Jessica Folk-Farber

Umbrella Speech & Language Services

Credentials: M.SLP, RSLP(C); Recognized by Apraxia Kids™ for Advanced Training and Expertise in Childhood Apraxia of Speech
Hours of Operation: Mondays, Wednesdays 9:00 A.M. - 3:00 P.M.
Treatment locations: Office/Clinic|Home|Daycare|Other
Address:
Richmond,

Overall Treatment Approach:
   I adhere strongly to a multi-sensory treatment approach, with cues being taylored to each child's individual needs. Some respond well to tactile cues, others prefer simultaneous speech, while still others do well with a combination of simultaneous speech and orthographic cues, for example. Cues are used to support acquisition of targets and then gradually withdrawn to promote independence and generalization. Goals are speech movement-based, but also take into account a family's specific requests (i.e., important names) and I always consider functionality. I include grammar and prosody from the early stages of therapy. Augmentative communication is encouraged whenever appropriate, and I frequently use visuals, such as picture schedules, in my sessions. While therapy is play-based, the goal is to have the child practice the target words/phrases with high frequency. Depending on what stage the child is at in therapy, practice may be mass or distributed, blocked or random, constant or variable.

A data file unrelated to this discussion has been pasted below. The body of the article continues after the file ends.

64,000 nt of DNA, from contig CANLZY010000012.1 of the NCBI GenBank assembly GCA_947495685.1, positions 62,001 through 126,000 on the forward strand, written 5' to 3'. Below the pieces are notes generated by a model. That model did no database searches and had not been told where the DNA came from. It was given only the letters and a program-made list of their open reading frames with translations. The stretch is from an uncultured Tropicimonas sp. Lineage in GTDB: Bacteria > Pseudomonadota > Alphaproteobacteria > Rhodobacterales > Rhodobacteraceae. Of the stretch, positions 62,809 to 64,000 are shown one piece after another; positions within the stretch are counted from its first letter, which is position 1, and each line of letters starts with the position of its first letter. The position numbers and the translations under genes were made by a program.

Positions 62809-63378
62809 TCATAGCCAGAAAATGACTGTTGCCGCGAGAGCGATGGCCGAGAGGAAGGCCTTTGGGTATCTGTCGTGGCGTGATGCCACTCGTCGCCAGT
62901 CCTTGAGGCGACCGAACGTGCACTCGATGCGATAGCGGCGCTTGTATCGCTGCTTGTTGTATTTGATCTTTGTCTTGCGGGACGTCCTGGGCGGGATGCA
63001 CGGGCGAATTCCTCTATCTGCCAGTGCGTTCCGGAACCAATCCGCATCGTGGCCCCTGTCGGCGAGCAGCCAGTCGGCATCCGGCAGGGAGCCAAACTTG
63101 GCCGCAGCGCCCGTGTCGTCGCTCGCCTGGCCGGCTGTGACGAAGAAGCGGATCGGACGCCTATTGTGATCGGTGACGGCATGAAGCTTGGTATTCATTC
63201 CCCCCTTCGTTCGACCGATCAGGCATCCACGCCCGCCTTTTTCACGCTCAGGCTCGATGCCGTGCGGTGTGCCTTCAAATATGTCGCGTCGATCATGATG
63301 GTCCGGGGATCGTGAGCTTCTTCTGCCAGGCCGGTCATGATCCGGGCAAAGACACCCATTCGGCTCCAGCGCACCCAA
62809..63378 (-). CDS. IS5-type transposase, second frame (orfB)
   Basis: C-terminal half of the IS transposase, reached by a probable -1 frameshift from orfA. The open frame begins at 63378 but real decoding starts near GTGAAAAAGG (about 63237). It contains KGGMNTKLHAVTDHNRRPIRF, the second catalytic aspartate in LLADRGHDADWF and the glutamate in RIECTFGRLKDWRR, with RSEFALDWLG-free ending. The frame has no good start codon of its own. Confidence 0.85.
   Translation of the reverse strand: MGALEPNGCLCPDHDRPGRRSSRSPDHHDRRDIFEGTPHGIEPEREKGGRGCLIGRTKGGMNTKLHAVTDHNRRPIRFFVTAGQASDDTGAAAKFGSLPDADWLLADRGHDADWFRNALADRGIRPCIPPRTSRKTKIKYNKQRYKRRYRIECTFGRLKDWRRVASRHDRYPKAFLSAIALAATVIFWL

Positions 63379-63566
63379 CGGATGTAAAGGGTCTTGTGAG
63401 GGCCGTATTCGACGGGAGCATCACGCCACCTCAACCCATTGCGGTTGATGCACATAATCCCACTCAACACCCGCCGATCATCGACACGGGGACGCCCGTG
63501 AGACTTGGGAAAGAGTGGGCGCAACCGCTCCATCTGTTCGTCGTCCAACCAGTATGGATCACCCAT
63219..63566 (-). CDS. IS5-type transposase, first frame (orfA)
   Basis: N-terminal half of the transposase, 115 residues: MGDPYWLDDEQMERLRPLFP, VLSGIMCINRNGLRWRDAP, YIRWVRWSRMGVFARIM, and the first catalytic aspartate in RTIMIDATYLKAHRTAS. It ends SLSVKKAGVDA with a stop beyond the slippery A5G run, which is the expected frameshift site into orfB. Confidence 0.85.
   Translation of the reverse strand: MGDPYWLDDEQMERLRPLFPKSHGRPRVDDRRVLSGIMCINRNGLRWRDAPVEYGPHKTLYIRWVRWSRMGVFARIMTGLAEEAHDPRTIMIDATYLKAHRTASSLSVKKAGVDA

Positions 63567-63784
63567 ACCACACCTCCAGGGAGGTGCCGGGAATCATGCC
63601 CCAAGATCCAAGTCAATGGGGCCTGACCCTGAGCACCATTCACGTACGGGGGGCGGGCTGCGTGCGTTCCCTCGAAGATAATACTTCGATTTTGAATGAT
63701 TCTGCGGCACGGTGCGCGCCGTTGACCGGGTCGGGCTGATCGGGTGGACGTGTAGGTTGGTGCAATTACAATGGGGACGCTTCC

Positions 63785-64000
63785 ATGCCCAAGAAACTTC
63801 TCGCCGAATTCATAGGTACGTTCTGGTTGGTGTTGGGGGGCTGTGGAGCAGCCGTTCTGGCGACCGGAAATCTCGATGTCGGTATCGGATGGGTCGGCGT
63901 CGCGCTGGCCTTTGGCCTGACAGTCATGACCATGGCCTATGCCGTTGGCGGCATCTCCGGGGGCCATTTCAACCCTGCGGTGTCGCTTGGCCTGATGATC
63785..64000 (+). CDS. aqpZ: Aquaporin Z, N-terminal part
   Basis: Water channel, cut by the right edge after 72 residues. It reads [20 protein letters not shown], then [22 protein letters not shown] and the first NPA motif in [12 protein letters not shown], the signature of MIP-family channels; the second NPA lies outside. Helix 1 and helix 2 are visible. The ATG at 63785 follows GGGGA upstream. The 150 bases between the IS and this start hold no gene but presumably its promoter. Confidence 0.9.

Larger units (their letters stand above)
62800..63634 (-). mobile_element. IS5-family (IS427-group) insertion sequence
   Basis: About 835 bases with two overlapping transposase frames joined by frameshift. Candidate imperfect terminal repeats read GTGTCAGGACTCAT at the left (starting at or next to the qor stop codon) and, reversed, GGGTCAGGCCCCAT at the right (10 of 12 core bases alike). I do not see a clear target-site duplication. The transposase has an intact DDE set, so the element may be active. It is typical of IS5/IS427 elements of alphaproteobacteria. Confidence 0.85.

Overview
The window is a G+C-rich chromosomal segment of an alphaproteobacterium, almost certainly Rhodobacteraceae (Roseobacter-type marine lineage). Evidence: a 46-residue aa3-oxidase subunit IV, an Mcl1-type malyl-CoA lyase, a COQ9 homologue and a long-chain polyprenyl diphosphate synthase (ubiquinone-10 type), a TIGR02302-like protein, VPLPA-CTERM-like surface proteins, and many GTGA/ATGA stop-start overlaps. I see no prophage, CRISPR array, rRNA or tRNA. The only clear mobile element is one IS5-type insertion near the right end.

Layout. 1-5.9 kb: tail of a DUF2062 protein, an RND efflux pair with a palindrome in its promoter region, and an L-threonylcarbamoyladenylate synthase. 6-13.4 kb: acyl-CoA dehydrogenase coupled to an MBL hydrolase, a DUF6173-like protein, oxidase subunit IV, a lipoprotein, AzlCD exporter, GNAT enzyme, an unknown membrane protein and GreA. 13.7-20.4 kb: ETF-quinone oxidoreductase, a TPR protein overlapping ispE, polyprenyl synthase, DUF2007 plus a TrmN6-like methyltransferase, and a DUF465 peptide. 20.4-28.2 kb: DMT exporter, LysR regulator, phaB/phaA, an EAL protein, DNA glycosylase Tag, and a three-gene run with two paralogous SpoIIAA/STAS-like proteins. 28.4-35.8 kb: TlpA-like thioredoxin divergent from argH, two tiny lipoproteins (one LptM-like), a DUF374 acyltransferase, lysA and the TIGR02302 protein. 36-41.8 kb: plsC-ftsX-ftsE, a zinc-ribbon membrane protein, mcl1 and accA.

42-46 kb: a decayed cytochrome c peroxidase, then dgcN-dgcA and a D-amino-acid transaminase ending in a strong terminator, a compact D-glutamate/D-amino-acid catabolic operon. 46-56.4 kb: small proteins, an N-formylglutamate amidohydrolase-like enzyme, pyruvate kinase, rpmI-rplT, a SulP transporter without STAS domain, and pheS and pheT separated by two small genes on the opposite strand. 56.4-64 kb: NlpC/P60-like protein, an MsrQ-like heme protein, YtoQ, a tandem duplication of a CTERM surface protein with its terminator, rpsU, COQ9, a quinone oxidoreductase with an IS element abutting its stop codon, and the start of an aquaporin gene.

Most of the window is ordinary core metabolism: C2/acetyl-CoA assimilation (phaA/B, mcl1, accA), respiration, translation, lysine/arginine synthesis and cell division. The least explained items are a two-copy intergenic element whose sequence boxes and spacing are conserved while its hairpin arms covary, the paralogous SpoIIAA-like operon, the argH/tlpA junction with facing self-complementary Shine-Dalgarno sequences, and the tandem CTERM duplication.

Percent of CAS cases: 70

Parent Involvement:
   Parents are encouraged to be as involved as possible with the therapy process. They attend all sessions in full or in part, depending on the individual needs of the child. I discuss goals with parents and request their input regarding important words and phrases and functionality of targets. I explain to parents the reasoning behind my goal selection and therapy activities. Homework is given at the end of every session and is based on what we have done in therapy.

Parent Explanation:
   I explain that CAS is a condition that affects their child's ability to coordinate the movements required for speech. We discuss that it does not mean there is anything wrong with their child's muscles. We also talk about the difference between well-practiced words and new words, as well as between words that are imitated versus spontaneous. I explain that we need to create pathways in the brain that correspond to new movements, and that the best way to do that is through lots of practice to build them up. I give parents the CASANA website as a resource.

Community Involvement:
   Since attending the CASANA Intensive Training in 2014, I have maintained a connection to the CAS community. I am part of the Apraxia Kids, Apraxia Kids Canada, provincial, and 2014 Bootcamp Facebook groups; I have started a local city Facebook group for parents. For the past two years, I have volunteered as the Coordinator for the first and second Vancouver Area Walk for Children with Apraxia.

Professional consultation/collaboration: Yes

Min Age Treated:

Insurance Accepted: Yes